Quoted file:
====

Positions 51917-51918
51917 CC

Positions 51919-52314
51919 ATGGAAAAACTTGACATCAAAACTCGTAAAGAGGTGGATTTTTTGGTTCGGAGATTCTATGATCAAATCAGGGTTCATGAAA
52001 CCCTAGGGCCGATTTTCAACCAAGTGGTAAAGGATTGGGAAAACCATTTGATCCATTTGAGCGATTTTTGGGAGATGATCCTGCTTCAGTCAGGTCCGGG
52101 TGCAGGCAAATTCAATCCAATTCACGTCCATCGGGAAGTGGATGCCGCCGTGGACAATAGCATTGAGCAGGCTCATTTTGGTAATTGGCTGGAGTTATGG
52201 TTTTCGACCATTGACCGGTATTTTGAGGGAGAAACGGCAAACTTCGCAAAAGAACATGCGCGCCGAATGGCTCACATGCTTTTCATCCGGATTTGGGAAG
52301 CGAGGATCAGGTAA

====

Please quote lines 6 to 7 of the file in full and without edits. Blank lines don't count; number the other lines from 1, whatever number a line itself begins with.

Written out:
52101 TGCAGGCAAATTCAATCCAATTCACGTCCATCGGGAAGTGGATGCCGCCGTGGACAATAGCATTGAGCAGGCTCATTTTGGTAATTGGCTGGAGTTATGG
52201 TTTTCGACCATTGACCGGTATTTTGAGGGAGAAACGGCAAACTTCGCAAAAGAACATGCGCGCCGAATGGCTCACATGCTTTTCATCCGGATTTGGGAAG